Russian Arctic route shipping to increase to over 100mn tons
Cargo on Russia's Northern Sea Route will grow in the coming decades, and the freight hauled will soon match the capacity of the country’s northern ports, according to the United Shipbuilding Corporation.
“The base scenario says that by 2030 the cargo, served by the Northern Sea Route, would be up to 70 million tons, and later on it may grow to 104-105 million tons," said the corporation’s Vice President Evgeny Zagorodniy. “The sea terminals’ total annual capacity of Sabetta, Chaika and other seaports will be over 117 million tons by 2028.”
Last year the 7.5 million tons of cargo transported via the Northern Sea Route exceeded the Soviet record. According to Federal Agency for Maritime and River Transport estimates it could grow sixfold in the next three years.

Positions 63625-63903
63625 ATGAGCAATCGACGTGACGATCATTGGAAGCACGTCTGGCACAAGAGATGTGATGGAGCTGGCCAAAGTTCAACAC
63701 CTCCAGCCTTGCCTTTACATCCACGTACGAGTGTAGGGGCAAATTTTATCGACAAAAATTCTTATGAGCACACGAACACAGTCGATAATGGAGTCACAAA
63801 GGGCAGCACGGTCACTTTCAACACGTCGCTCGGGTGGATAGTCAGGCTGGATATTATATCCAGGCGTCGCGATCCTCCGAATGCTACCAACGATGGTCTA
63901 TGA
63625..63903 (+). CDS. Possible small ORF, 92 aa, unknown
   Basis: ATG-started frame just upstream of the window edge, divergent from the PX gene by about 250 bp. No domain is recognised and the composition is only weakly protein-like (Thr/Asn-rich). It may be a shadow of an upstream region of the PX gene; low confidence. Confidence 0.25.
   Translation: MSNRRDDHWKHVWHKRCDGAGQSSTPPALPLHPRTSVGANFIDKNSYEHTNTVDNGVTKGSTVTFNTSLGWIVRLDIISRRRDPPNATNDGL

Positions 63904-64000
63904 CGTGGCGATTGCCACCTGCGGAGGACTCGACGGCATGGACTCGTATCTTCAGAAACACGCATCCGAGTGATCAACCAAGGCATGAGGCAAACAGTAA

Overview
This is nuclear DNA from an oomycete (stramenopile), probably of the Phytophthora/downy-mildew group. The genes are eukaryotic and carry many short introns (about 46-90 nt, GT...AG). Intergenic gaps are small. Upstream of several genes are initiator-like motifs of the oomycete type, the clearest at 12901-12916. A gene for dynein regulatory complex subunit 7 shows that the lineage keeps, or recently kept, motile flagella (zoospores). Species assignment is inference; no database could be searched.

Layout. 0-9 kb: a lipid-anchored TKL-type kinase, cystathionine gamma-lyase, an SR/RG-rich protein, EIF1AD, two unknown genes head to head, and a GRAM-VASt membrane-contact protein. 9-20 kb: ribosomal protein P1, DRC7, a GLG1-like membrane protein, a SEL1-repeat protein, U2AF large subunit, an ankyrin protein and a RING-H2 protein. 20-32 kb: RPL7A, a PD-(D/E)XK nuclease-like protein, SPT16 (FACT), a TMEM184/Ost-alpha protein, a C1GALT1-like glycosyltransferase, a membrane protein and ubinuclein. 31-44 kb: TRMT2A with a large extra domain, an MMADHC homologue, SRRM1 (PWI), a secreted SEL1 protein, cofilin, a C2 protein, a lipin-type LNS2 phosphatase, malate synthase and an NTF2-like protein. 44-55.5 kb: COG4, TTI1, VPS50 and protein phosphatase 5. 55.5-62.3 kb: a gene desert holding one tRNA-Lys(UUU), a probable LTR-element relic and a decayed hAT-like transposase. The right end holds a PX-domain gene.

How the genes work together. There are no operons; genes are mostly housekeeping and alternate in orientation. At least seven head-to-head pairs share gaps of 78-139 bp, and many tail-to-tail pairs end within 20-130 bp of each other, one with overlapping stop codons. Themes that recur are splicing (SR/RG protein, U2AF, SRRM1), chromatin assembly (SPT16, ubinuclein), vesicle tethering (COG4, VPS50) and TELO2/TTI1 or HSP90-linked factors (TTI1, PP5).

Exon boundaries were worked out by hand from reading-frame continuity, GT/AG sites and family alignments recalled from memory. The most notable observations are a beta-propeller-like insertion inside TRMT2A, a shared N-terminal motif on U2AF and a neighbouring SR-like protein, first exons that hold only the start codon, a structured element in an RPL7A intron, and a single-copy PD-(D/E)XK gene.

Zagorodniy said the route’s smooth work requires additional icebreakers.
The lack of icebreakers has become an acute problem, according to Konstantin Antsiferov from the Russian Ministry of Industry and Trade. He said Russia will build the 22220 series of icebreakers by 2035.
“The series’ first icebreaker - The Arctic - will join the fleet in 2019, the next one - The Siberia - in 2020, and The Ural - in 2021,” said Antsiferov, who is Deputy Head of the Department for Shipbuilding and Marine Equipment.
"They (icebreakers) will solve the problem of year-round navigation in the Arctic’s western part,” he explained.
The official also said Russia should get rid of its dependence on foreign equipment, particularly ships to transport liquefied natural gas (LNG).
The Northern Sea Route is expected to become a major trade route for goods shipped between Europe and Asia. It stretches the entire length of Russia's Arctic and the Far East regions.